According to a report released by author Patrick Purcell of the Social Security Office of Retirement and Disability Policy in December 2015, a MINT microsimulation model, or Modeling Income in the Near Term (MINT), suggests that the percentage of beneficiaries who owe tax on their Social Security benefits is going to rise into 2030.
As you can see above, in 2010 about 72% of Social Security beneficiaries were required to file a tax return. We can also see that 47.1% of Social Security beneficiaries owed some form of tax on their benefits received. As time passes, though, this figure is expected to rise. The report notes that by 2030 some 58% of Social Security recipients -- nearly three-in-five -- will pay federal income tax on a percentage of their benefits. The very modest drop after 2030 is based on "the assumption of both the change from price indexing to wage indexing for tax brackets and a slowing rate of growth in retirement income from nonbenefit sources," according to the report.
However, if there is some solace here it's that income taxes on benefits will predominantly affect families that presumably can afford to pay tax on their benefits.
As you can see below, when breaking out Social Security benefit income by percentiles, the bottom 25% in terms of benefits received won't owe a dime in taxes on their benefits through 2050. The 90th percentile, along with the 75th percentile, will see modest increases in the percentage of income tax owed on their benefits. For instance, the 90th percentile will go from paying 15% of their benefits as income tax in 2010 to about 17.3% by 2050. The biggest jump will come from the 50th percentile, or the middle-class retired family, which is estimated to go from paying no income tax on their Social Security benefits in 2010 to as much as 4.8% of their benefits as income tax by 2050.
This represents a potentially worrisome scenario for this middle-class benefit-income percentile, especially with the prospect of benefit cuts being a genuine possibility to keep the program solvent.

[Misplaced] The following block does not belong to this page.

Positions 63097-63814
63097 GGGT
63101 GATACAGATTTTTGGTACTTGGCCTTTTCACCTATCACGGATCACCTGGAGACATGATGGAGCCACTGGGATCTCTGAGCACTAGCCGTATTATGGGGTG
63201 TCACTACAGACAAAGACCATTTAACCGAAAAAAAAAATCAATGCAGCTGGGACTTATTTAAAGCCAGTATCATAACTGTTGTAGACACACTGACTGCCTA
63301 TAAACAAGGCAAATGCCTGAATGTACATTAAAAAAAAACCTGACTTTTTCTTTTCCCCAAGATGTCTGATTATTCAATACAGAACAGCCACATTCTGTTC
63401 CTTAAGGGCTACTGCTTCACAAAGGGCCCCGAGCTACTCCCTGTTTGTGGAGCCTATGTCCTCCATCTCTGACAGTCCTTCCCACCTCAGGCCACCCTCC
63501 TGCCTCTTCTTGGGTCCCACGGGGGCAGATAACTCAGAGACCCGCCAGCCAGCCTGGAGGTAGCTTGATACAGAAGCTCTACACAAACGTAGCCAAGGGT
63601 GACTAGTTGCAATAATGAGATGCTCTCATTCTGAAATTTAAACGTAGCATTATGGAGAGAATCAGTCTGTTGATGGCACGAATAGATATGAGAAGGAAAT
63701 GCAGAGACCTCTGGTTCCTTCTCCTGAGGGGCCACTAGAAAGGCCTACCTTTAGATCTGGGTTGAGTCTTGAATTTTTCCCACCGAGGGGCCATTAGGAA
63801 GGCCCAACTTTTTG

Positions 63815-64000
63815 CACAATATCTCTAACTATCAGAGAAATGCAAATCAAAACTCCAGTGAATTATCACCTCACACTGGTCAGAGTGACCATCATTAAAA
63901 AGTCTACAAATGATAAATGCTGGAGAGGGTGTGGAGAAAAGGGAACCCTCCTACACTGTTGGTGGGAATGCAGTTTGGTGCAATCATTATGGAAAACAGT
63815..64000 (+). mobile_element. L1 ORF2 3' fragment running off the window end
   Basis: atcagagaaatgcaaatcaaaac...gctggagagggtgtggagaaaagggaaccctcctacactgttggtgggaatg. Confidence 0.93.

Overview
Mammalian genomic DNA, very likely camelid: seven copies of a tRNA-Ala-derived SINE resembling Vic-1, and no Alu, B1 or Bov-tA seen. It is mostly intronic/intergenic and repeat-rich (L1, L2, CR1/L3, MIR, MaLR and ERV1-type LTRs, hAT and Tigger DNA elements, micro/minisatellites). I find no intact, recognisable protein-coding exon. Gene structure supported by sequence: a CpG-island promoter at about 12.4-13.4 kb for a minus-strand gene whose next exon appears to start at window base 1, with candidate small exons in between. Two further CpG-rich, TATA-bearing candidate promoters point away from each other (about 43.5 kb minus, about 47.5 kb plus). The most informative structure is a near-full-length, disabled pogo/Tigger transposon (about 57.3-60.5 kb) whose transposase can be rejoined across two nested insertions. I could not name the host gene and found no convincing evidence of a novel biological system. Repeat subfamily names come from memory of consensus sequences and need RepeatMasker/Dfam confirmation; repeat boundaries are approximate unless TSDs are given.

Make sure you have a Plan B in place
Just to make things even more complicated, there are also 13 states that tax Social Security benefits. The good news is nine of these 13 states offer income exemptions up to certain levels, with some, like Missouri, having very generous annual income exemption thresholds of $85,000 in adjusted gross income per individual and $100,000 in AGI for couples. However, four states -- Minnesota, Vermont, West Virginia, and North Dakota -- tax Social Security benefits without any exemptions, meaning it mirrors that of the federal government.
As if there weren't enough reasons why Americans should work to lessen their reliance on Social Security, take this report as just another kick in the pants that other sources of income are going to be critical when you retire. Social Security income is only expected to replace about 40% of your working wages, so that's a good figure to keep in your head when planning for retirement and working out your monthly budget.
Sean Williams has no material interest in any companies mentioned in this article. You can follow him on CAPS under the screen name TMFUltraLong, track every pick he makes under the screen name TrackUltraLong, and check him out on Twitter, where he goes by the handle @TMFUltraLong.